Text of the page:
Early, Continuous Ocrelizumab Therapy Reduces Relapsing MS Progression

Antibodies attacking neurons. Conceptual computer illustration of autoimmune neurologic diseases.
Early, continuous ocrelizumab was related to a sustained reduction of relapsing MS progression compared with patients who switched from IFN β-1a.

Early initiation of and continuous treatment with ocrelizumab for up to 5 years was associated with a more sustained reduction of relapsing multiple sclerosis (RMS) progression compared with patients who switched to ocrelizumab after 2 years of interferon (IFN) β-1a therapy, according to study results published in Neurology.

Eligibility criteria for patients consisted of MS diagnosis, an age of 18 to 55 years, and screening Expanded Disability Status Scale (EDSS) score of 0 to 5.5. Patients with RMS who completed 2 years of treatment in the OPERA I and (Clinicaltrials.gov Identifier NCT01247324) and OPERA II (Clinicaltrials.gov Identifier NCT01412333) phase 3 trials continued to ocrelizumab infusions (600 mg every 24 weeks; n=623) or switched from IFN β-1a (44 μg 3 times per week) to ocrelizumab (n=551) as they entered an open-label extension phase. These patients completed a total of 5 years with treatment. Study outcomes included the adjusted annualized relapse rate, time to onset of 24-week confirmed disability progression/improvement, brain magnetic resonance imaging (MRI) activity (gadolinium-enhanced and new/enlarging T2 lesions), and percentage brain volume change.

The cumulative proportion of patients with a 24-week confirmed disability progression was significantly lower at year 5 among patients who started ocrelizumab earlier compared with those who initially received IFN β-1a (16.1% vs 21.3%, respectively; P =.014). Patients who continued ocrelizumab therapy maintained near complete and sustained suppression of new brain MRI lesion activity from years 3 to 5; those who switched to ocrelizumab from IFN β-1a attained this outcome within the same time frame. During the open-label extension phase, patients who continued ocrelizumab therapy had less whole brain volume loss from baseline during the double-blind study compared with patients who switched to ocrelizumab from IFN β-1a (-1.87% vs -2.15% at year 5; P <.01).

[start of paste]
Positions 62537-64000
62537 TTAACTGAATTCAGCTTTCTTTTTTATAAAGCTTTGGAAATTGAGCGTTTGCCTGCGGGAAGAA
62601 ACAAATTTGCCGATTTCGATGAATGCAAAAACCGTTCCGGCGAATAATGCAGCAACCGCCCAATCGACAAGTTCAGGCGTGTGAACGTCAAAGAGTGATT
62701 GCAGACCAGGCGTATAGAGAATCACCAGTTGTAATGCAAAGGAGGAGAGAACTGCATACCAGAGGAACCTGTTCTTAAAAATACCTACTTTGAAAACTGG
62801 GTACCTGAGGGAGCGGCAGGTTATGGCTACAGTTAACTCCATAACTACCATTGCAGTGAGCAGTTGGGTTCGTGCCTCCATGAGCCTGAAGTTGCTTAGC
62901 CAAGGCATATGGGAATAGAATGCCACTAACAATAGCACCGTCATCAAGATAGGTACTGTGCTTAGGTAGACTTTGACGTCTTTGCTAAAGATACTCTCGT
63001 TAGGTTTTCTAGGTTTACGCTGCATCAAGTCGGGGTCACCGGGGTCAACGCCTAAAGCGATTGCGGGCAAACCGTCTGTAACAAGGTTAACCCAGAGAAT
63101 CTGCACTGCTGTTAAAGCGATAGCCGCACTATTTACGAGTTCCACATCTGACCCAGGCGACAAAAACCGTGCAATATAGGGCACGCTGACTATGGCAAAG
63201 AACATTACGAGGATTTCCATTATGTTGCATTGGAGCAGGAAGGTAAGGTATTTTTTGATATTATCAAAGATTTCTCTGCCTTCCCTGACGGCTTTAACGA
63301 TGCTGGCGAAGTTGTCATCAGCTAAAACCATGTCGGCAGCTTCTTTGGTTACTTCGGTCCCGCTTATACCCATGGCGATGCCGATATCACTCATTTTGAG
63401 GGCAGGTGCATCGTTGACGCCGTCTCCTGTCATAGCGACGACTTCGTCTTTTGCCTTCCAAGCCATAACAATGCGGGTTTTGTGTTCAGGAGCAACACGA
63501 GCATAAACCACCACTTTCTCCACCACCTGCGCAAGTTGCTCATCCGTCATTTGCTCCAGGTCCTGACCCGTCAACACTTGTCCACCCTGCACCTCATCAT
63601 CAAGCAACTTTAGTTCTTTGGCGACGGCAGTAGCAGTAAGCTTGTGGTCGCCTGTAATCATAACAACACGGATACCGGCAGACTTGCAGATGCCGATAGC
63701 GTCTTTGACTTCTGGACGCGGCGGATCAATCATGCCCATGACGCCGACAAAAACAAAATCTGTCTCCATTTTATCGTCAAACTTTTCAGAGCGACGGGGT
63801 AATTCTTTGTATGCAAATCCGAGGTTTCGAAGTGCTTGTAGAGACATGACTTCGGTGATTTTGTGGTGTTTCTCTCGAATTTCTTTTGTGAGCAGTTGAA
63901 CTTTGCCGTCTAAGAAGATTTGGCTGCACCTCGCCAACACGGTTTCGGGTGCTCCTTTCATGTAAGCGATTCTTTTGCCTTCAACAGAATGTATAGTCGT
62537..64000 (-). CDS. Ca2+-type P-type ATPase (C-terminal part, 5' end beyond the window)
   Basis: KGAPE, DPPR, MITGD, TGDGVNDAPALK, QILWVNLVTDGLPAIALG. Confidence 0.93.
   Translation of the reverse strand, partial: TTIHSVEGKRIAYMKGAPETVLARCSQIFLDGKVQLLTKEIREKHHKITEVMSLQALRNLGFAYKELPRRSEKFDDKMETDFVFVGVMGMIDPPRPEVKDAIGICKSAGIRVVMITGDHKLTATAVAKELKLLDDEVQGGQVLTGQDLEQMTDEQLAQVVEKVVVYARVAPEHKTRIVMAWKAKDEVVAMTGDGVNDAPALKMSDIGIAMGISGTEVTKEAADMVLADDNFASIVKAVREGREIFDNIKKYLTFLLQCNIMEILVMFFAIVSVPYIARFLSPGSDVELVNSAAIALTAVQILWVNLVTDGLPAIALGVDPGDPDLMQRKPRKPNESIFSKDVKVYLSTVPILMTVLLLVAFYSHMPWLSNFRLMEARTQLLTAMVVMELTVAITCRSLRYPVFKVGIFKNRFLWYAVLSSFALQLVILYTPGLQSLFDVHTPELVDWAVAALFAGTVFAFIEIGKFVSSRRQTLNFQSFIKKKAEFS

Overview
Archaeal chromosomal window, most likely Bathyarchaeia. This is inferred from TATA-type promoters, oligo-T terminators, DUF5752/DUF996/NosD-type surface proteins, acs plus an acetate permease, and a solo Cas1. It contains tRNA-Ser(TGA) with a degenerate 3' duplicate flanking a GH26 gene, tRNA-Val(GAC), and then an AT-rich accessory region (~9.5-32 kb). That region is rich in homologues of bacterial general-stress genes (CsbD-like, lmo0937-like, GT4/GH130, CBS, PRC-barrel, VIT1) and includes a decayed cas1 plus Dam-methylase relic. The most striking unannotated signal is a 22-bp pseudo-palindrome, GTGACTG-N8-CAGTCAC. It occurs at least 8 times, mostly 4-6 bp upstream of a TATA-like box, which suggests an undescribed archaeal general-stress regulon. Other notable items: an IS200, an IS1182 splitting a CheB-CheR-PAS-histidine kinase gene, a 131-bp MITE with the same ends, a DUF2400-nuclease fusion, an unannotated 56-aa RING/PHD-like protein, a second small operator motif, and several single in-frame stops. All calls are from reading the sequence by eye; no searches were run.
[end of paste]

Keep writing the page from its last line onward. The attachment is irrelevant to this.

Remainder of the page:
Limitations of this study included the lack of blinding during the open-label extension phase, consequent EDSS rater assessment bias, and the lack of a control group.

“These and other data support the early use of highly effective therapies that impact clinical and MRI measures of disease activity and progression in RMS to optimize short- and long-term patient outcomes,” the researchers concluded.

Disclosure: Several study authors declared affiliations with the pharmaceutical industry. Please see the original reference for a full list of authors’ disclosures.


Hauser SL, Kappos L, Arnold DL, et al.  Five-years of ocrelizumab in relapsing multiple sclerosis: OPERA studies open-label extension. Neurology. Published online July 20, 2020. doi: 10.1212/WNL.0000000000010376